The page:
September 28, 2007

Portland Made - April Alden of Rosewebs

April Alden

Last Wednesday night I attended a workshop about how to promote your shop, it was put on by Ryan of Littleput Books who has sold over 3,000 items in a single year on Etsy. The event was sponsored and hosted by Trillium Artisans an awesome group committed to upcycling and helping to support other green spirits here in Portland. It was an eclectic mix of fellow Etsians and Trilliumites and I felt completely welcomed. Among the crowd of talented artists was April Alden of Rosewebs. Her shop had been picked randomly out of a hat for a Littleput critique and we all ooh’d and auh’d as bright and lively items popped up on the screen one by one and no wonder! We were all completely surrounded in lawn chair goodness!! From bags, to wallets to coin purses oh my!! I was in complete awe and had to know more.

What a great way to recycle!! How did you come to think of making accessories out of lawn chair webbing?

Thanks! It was a fluke, I kept finding the material and buying it not knowing exactly what would eventually come of it. I was inspired by a blog someone wrote about repairing their lawn chairs with material that was not this webbing, and figured I could cross over as well.

Did living in such a green community have anything to do with the direction you have taken with your art and your business?

Absolutely! I was scooped up by Trillium Artisans group one of the fist times that I vended on Alberta street. They have been a huge help and great source of inspiration and support. People in general in our community have been supportive, we have such a great group of crafty folks around here to keep craft fairs and the whole movement going.

Is it easy to come across webbing in such a variety of colors and patterns?

I find it locally whenever possible, but I do have to hunt. I have been collecting it for years, you know how it is when you start to collect something, the collection starts to grow on it's own! But seriously I am always on the lookout.

Where can local Oregonians find you or your work? How about people living outside of Oregon?

In Portland: Trillium Artisans group store, Redux and Foundation Garment all have my wallets and pouches. Outside of Oregon: Regifts in Minneapolis, LaBussola in Reno, and a larger selection is available at Wild Blue in Tulsa Oklahoma. I will be a vendor at this years Bazaar Bizarre in San Francisco December 15th! Naturally my website has my bags and accessories. I do have a very large selection of color options not listed on my site, so if anyone is interested in a custom bag in a specific color get in touch, you could get your very own jewel!

Find out more about Rosewebs by visiting these great links!!

DIY Alert 2007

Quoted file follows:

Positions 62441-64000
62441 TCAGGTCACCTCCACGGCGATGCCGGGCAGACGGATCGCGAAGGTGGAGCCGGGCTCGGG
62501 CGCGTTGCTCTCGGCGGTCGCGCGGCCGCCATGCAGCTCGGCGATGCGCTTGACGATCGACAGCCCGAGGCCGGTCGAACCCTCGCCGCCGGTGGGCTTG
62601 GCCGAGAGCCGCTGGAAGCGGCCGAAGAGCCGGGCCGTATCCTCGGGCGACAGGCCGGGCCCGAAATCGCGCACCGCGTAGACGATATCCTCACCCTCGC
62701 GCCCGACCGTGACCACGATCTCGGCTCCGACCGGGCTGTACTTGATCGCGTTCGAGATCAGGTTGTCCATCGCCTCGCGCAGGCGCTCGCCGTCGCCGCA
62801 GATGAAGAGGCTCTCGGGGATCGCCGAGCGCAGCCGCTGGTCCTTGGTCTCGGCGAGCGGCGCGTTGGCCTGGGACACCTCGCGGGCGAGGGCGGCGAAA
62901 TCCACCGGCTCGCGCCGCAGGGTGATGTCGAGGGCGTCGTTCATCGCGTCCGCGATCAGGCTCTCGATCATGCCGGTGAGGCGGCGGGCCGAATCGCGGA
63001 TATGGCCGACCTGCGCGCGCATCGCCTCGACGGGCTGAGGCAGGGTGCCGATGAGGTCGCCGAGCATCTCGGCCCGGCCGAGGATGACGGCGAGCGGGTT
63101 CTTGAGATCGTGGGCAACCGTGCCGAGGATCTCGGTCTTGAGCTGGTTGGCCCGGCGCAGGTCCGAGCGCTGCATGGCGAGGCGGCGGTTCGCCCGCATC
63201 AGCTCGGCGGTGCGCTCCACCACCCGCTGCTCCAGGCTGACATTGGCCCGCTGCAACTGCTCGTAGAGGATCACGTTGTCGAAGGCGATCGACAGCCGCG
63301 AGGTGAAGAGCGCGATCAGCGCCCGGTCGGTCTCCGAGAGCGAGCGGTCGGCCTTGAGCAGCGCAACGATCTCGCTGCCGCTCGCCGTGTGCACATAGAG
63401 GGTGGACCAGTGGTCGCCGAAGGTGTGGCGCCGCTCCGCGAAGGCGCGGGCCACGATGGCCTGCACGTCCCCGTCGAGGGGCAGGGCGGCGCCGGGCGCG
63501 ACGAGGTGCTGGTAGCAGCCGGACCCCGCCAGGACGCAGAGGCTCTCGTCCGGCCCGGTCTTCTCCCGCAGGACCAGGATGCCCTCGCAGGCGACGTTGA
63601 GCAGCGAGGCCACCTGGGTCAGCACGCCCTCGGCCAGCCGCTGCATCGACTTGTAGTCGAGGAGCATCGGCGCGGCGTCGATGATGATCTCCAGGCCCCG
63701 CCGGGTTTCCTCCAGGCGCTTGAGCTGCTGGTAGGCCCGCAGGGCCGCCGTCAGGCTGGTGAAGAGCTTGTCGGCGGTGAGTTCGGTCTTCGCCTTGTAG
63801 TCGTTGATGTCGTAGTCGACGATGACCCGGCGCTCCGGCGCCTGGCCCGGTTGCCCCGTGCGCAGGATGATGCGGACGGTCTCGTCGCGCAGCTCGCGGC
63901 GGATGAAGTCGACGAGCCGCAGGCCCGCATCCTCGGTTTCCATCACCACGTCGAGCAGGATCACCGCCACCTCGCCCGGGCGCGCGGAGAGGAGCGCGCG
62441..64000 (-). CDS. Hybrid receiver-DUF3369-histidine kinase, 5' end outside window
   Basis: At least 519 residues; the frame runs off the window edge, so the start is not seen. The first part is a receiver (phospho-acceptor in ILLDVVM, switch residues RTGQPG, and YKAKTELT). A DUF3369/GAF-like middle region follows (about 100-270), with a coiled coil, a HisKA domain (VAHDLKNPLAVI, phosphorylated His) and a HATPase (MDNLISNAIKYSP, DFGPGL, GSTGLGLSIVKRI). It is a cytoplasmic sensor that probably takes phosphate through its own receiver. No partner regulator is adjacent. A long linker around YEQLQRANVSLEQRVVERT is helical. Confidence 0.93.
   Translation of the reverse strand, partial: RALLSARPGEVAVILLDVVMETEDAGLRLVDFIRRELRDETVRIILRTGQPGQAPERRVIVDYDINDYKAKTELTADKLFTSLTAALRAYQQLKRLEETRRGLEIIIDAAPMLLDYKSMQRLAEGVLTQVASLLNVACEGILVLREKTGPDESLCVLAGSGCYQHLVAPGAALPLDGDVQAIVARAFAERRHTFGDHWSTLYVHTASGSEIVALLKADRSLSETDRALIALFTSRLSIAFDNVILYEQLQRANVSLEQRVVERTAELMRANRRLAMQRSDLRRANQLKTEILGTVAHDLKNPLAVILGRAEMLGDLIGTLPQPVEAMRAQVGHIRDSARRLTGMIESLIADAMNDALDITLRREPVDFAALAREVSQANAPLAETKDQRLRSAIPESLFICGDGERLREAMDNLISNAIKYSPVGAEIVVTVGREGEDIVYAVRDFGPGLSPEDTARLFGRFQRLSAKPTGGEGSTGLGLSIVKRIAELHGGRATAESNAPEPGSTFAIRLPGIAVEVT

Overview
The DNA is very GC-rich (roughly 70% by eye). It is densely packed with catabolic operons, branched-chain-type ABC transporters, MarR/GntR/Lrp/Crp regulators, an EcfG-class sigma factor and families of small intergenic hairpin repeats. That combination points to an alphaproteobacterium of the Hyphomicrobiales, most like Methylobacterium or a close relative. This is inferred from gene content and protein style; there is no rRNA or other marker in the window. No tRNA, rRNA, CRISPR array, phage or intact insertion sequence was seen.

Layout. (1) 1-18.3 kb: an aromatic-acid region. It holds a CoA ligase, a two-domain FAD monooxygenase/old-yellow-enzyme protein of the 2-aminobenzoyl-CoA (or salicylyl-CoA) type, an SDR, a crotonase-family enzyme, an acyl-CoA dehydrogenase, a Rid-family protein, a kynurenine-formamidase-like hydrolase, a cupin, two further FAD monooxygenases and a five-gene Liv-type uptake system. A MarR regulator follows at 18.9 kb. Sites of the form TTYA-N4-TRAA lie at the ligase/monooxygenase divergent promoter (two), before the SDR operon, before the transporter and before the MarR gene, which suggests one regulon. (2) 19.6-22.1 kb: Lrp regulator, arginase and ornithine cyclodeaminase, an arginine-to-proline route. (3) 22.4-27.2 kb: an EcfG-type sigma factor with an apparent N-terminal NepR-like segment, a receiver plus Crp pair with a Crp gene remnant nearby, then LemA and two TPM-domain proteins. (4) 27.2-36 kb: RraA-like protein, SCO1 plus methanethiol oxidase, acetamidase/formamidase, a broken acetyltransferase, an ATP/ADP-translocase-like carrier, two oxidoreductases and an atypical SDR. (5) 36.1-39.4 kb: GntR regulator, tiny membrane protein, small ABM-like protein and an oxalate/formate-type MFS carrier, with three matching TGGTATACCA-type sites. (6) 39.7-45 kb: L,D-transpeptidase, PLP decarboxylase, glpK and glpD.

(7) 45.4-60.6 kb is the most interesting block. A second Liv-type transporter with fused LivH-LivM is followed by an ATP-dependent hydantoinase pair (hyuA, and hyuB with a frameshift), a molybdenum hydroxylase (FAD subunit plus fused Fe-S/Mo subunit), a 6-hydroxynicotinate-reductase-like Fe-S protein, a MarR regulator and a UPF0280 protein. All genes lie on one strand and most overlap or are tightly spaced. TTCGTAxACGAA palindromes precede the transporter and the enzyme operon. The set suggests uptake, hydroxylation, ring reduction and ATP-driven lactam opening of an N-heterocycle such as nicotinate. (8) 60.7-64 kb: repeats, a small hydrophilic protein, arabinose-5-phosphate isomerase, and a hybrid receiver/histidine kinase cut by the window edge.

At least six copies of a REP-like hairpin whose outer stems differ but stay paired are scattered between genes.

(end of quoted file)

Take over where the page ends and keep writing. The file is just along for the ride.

Portland Picks 2007

Indie Public

April will also be published in two different books come spring of 2008 so keep an eye out!

Daisy Finds - 09.28.07

September 27, 2007

September 26, 2007

September 25, 2007

September 21, 2007

Portland Made - Jessie DeWall of Heating and Cooling

Jessie DeWall

Heating and Cooling

I've been secretly coveting Heating and Cooling's caps for quite a while now but it is time to spill! I'm not exactly a "hat" girl but with Jessie's sophisticated unisex vintage style I don't see how I could go wrong! The rich fibers and unique styles selected and then hand crafted stand out to me and scream, "Wear me!" Though these hats are far from loud or obnoxious they are completely refined and classy. Each of Heating and Cooling's wool, cotton, or rayon caps are lined and all seams are brilliantly hidden. Every cap features a narrow flexible brim with an elastic rim so that it will fit like a nice cozy comfy hug. Caps are even durable enough to be washed in cold water, and then line dried. You can find more of Jessie's designs online by visiting Etsy , Orange Button or by sending her an email at Jessie also makes fantastic upcycled journals and mens cycling caps, check it out. Hope you enjoy this weeks Portland Made artist.

1. How long have you been designing hats, was it something that came to you naturally or did it take a bit of work?

I have been designing hats since the fall of 2004. I didn't know it then, but it was the beginning of what will someday be my career. It came very easily to me. It was an idea inspired by necessity. I could envision this hat, but could find it nowhere. With no prior knowledge of patternmaking or hat making, I went with my instincts and created a successful pattern on my first try. It is still the pattern I use today, although my patternmaking standards have far surpassed it. I ran into a few small issues in finding a proper material for stiffening the brim, but other than that found myself in business. I have sold hundreds of them through word of mouth, and right when I think it's over, another surge comes my way.

2. When you're choosing your fabric do you go in to the store with something in mind or does the fabric just call out to you?

I do get a lot of inspiration from fabric I run across. I find myself wondering around fabric stores for hours on end to ensure that I'm not overlooking some amazingly rare, strange fabric. I am obsessed also with supplies: sewing, office, and anything handy really. I am inspired by all of these things. All of my men's hats have a small piece of reflective ribbon on the back, something I began collecting long before I even knew what I would do with it. I just thought it was really special and it can be hard to find in the kind of stores I have access to. Although I inevitably fall in love with fabrics that I have no need for, they are often the starting point for garments or accessories I am very inspired to make. When I'm running short on time or money though, I can at least limit myself to a certain weight or color of fabric, that helps narrow it down and keep me focused.